Understanding What's on MyPlate
Ever wonder what foods you should be eating and how much? Well, ChooseMyPlate.gov from the United States Department of Agriculture (USDA) may have the simple answer you are looking for! The USDA created MyPlate as a way to illustrate the relative amounts of different types of food people should eat daily to achieve a healthy, balanced diet. There is also an interactive website containing a wealth of information, including explanations of food groups; common foods in each group; detailed guidelines for good nutrition; and personalized tools for tracking eating habits. All of this can be found at www.choosemyplate.gov.
What's on MyPlate?
Each colored area on the plate represents a different food group as well as an idea of how much food from that group should be on your plate:
The Keys to a Healthy Diet
On the main page of the MyPlate website you will find the MyPlate symbol, along with these key messages:
- Enjoy your food, but eat less.
- Stay away from oversized portions.
Eat More of These Foods
Eat Less of These Foods
- Eat less foods that are high in sodium. Choose foods that are low in sodium. To find out how much sodium is in the food, check the Nutrition Facts label.
- Drink water instead of sugary drinks.
If you want to delve deeper, you can click on the many other useful webpages on the MyPlate website that will allow you to apply the nutritional guidelines to your personal situation, so it is worth checking out. Yes, MyPlate is a simple way to get you on the right track for a healthy lifestyle.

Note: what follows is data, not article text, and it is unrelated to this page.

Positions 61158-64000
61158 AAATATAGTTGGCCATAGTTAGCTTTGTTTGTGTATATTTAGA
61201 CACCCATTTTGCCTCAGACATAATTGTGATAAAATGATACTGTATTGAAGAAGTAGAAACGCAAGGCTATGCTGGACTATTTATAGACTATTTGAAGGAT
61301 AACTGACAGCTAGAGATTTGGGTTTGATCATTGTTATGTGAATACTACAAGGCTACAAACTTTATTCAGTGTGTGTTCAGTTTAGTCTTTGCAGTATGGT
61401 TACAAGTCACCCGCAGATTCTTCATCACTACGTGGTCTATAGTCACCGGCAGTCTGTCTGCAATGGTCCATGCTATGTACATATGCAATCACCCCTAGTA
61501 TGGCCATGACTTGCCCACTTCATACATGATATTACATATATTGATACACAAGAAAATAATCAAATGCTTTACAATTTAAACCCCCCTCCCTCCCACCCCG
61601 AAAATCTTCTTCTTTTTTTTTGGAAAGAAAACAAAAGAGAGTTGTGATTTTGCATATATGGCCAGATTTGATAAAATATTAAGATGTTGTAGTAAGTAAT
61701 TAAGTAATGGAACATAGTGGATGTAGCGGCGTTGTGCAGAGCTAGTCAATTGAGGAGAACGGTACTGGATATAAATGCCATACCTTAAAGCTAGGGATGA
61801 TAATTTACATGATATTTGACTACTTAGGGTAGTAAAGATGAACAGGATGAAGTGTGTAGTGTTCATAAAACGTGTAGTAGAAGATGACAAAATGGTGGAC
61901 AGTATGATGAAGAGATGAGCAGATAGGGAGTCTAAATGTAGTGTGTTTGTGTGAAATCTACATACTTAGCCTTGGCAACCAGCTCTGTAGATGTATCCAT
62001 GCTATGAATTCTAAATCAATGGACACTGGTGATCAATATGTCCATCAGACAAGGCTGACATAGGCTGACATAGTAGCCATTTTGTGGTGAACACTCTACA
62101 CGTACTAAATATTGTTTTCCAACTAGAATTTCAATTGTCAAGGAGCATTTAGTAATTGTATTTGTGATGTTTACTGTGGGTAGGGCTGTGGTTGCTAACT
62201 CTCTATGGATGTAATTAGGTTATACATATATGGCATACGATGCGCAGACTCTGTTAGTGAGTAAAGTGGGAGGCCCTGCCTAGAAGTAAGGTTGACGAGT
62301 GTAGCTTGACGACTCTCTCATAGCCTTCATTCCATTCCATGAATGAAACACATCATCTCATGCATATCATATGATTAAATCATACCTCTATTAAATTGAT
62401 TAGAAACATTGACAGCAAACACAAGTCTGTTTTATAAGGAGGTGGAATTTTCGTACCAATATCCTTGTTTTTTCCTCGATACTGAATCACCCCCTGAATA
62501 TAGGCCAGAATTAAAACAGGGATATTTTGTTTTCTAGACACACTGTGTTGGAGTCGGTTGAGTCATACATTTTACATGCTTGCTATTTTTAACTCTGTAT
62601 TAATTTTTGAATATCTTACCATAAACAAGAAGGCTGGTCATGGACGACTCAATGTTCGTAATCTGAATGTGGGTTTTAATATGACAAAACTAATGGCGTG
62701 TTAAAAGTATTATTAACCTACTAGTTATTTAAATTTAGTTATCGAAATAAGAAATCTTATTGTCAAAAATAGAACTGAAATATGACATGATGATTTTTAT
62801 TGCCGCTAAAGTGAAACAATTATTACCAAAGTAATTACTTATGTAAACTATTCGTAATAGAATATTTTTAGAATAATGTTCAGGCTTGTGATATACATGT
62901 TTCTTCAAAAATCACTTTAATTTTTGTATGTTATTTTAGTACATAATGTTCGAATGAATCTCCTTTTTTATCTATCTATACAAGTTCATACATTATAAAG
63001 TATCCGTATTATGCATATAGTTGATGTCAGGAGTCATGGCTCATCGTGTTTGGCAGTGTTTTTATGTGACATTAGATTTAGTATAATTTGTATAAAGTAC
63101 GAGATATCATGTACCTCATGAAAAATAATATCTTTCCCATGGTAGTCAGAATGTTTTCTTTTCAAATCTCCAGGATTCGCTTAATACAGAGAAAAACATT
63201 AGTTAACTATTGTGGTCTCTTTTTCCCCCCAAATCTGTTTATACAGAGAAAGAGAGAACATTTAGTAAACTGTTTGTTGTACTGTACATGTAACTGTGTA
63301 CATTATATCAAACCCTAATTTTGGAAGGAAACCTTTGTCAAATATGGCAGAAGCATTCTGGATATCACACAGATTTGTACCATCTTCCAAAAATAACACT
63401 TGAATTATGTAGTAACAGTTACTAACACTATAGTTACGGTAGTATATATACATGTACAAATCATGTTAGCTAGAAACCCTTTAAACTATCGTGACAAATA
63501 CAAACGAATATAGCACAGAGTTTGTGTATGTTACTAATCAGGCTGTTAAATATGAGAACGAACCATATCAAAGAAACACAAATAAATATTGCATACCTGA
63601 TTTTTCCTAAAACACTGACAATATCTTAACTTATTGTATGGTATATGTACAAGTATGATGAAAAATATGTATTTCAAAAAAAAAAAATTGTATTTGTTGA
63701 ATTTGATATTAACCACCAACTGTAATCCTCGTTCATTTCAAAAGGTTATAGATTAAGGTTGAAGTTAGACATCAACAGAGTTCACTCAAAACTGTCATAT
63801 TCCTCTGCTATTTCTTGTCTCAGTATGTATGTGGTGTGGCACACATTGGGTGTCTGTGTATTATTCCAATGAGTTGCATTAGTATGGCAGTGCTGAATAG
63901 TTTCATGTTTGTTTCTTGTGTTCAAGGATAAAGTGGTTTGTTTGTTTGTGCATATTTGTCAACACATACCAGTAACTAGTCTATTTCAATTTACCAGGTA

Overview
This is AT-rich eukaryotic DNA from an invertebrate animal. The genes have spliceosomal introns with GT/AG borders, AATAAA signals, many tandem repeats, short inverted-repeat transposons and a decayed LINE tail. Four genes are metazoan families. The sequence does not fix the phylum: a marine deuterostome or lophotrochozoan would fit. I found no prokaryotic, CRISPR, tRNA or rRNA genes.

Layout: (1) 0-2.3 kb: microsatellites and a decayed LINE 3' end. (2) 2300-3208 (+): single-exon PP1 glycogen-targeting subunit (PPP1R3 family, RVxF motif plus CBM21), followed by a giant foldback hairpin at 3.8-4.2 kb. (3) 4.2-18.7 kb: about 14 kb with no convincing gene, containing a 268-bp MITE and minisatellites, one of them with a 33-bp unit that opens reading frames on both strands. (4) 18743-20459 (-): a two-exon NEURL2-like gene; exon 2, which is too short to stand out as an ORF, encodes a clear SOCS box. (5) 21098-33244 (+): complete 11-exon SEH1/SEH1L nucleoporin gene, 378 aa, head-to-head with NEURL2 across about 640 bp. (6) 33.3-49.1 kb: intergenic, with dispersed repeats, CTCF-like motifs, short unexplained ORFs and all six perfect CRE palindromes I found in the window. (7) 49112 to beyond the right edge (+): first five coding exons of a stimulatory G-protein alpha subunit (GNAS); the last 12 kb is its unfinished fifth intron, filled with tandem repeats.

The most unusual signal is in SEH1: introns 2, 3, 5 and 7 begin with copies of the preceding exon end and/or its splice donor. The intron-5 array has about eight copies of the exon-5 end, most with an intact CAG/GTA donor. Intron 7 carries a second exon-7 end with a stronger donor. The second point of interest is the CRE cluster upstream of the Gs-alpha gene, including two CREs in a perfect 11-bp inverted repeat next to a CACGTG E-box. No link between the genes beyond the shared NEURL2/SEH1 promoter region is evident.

Canada's Food Guide
Dietitians of Canada
ChooseMyPlate.gov. United States Department of Agriculture. ChooseMyPlate website. Available at: http://www.choosemyplate.gov/. Updated June 14, 2011. Accessed June 15, 2011.
Severson K. Ideas and trends: the government’s pyramid scheme. The New York Times. April 24, 2005;4:14.
Last reviewed April 2011 by Brian Randall, MD
Last updated Updated: 6/15/2011
Please be aware that this information is provided to supplement the care provided by your physician. It is neither intended nor implied to be a substitute for professional medical advice. CALL YOUR HEALTHCARE PROVIDER IMMEDIATELY IF YOU THINK YOU MAY HAVE A MEDICAL EMERGENCY. Always seek the advice of your physician or other qualified health provider prior to starting any new treatment or with any questions you may have regarding a medical condition.
Copyright © 2011 EBSCO Publishing All rights reserved.